On September 6, 2020, news broke that U.S. Postmaster General Louis DeJoy’s former company allegedly reimbursed its employees with corporate funds for donations that he asked them to make to federal and state political campaigns. If true, such “conduit” or “straw donor” contributions likely would have violated federal election law. The allegations against DeJoy arise in the midst of a contentious presidential election, where the Postal Service has received outsized scrutiny given the role it will play processing the record number of ballots that are expected to be cast by mail due to the ongoing COVID-19 pandemic. As we race toward another hotly contested presidential election this November, the allegations against DeJoy serve as a timely reminder to know and comply with campaign finance law. If your company is engaged politically and encourages employees to attend fundraisers and give to campaigns, it is especially important that your compensation program does not run afoul of campaign finance law or you may invite unwanted attention by Congress, the Federal Election Commission (“FEC”), the Department of Justice and state authorities.


Campaign finance laws vary substantially from state to state, but federal election law clearly limits the amount that can be given to certain candidates and campaigns and prohibits corporations from donating to individual candidate campaigns.1 The law also prohibits making campaign contributions in the name of another,2 as well as soliciting others to make campaign contributions on their own behalf and then reimbursing the donors for those contributions.3 Violations of these and other campaign finance laws are subject to civil enforcement by the FEC4 and, if the violation is willful and meets the dollar threshold for the particular offense at issue, could even result in a criminal prosecution.5

On Sunday, September 6, 2020, The Washington Post reported that Postmaster General DeJoy allegedly pressured employees at his former North Carolina-based company, New Breed Logistics, to make campaign contributions, and he then caused the company to make inflated bonus payments to those employees to cover the cost of their contributions.6 According to the Post’s report, between 2003 and 2014, New Breed employees — many of whom did not make campaign contributions before or after this period — gave over $1 million to Republican candidates.7 In the immediate aftermath of the news story, the U.S. House Committee on Oversight and Reform launched an investigation,8 which was followed the next day by another investigation being opened by the North Carolina attorney general.9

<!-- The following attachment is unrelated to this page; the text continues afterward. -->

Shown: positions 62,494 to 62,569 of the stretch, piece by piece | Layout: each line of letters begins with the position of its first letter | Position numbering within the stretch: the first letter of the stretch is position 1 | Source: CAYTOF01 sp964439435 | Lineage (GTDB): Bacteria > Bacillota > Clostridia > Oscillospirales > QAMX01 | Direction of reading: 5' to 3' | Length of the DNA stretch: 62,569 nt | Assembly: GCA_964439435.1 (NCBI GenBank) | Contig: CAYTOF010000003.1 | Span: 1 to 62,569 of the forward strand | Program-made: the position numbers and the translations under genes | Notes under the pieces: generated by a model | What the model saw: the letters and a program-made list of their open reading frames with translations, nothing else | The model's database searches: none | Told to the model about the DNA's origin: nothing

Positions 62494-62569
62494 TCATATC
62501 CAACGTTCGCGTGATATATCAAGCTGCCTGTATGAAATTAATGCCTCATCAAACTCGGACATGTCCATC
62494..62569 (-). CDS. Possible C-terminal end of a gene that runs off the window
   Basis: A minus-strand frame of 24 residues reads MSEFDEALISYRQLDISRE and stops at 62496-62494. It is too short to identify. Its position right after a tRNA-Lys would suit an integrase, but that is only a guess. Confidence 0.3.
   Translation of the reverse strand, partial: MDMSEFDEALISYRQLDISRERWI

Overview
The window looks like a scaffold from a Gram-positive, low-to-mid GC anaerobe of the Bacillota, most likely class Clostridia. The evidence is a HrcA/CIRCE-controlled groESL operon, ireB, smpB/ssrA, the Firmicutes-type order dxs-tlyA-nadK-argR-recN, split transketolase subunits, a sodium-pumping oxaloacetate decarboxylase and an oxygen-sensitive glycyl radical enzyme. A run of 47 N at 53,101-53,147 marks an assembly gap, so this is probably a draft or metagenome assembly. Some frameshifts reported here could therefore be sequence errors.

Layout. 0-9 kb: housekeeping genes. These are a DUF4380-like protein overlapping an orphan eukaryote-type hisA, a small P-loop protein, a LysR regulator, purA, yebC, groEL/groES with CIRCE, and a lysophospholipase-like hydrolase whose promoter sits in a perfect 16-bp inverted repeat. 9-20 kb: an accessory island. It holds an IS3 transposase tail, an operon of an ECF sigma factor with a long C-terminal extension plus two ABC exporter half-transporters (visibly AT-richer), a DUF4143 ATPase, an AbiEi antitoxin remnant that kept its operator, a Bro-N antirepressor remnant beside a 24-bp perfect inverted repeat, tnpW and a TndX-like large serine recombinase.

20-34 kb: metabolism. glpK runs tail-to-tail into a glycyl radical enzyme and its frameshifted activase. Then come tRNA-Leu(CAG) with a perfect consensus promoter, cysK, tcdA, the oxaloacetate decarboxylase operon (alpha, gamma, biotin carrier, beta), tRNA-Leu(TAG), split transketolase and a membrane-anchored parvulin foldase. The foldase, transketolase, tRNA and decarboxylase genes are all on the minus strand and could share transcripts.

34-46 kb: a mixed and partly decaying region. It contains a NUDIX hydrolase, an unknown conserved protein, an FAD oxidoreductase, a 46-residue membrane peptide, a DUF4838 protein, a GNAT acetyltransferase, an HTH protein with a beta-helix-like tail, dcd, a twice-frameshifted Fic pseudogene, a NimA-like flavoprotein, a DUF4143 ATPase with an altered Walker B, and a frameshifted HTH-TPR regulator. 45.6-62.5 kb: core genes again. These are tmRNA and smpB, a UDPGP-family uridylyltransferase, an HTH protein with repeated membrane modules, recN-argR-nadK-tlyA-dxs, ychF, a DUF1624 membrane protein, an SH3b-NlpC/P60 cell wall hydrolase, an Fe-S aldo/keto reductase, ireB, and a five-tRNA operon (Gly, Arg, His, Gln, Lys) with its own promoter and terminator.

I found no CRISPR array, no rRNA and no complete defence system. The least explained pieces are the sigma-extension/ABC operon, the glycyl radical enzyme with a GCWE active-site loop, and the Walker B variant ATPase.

Campaign finance laws have been on the books for decades and federal and state authorities renew their efforts to prosecute wrongdoers each election year. The allegations against DeJoy echo several high-profile campaign finance cases where the defendants made illegal contributions through conduits in the past. For example, in May 2014, conservative author Dinesh D’Souza pleaded guilty to violating campaign finance laws by soliciting contributions to a candidate for the U.S. Senate from several associates and their spouses on the promise that he would reimburse them for the contributions.10 In March 2014, Washington, D.C. businessman Jeffrey Thompson admitted to causing over $3 million to be spent in illegal campaign donations, in violation of federal and D.C. campaign finance laws, including illegal conduit reimbursements that he processed through salaries, bonuses, advances, and consulting fees at his accounting firm.11 And in one famous case from 1974, former New York Yankees owner George Steinbrenner admitted to making illegal contributions to President Nixon’s re-election campaign and to channeling funds from his shipbuilding company to various political candidates by disguising the funds as bonuses to his employees.12

What This Means for You

It is perfectly natural to want to engage politically and to believe that one candidate may benefit you or your company over another. It is also perfectly legal to give money to a campaign in your individual capacity, provided you stay within the legal limits to do so. However, if your company’s employees feel pressured to give money or support candidates and they believe that their compensation may be tied to such decisions, then a company’s politics could have legal and even criminal implications. A number of precautions should be taken but, chief among them, employees must know that any donations they make are entirely voluntary and are in no way tied to compensation decisions or advancement within the company.

With less than 60 days until Election Day — in what promises to be another deeply divided and impassioned election season — companies should ensure their policies and procedures adequately address political contributions so they are in line with federal and state election law. Companies should also take time to ensure their compliance policies and programs are designed to prevent violations of campaign finance law. If you have a question or discover an issue, it is especially important to seek competent counsel who can advise you and your company to steer clear of any violation of federal or state election law.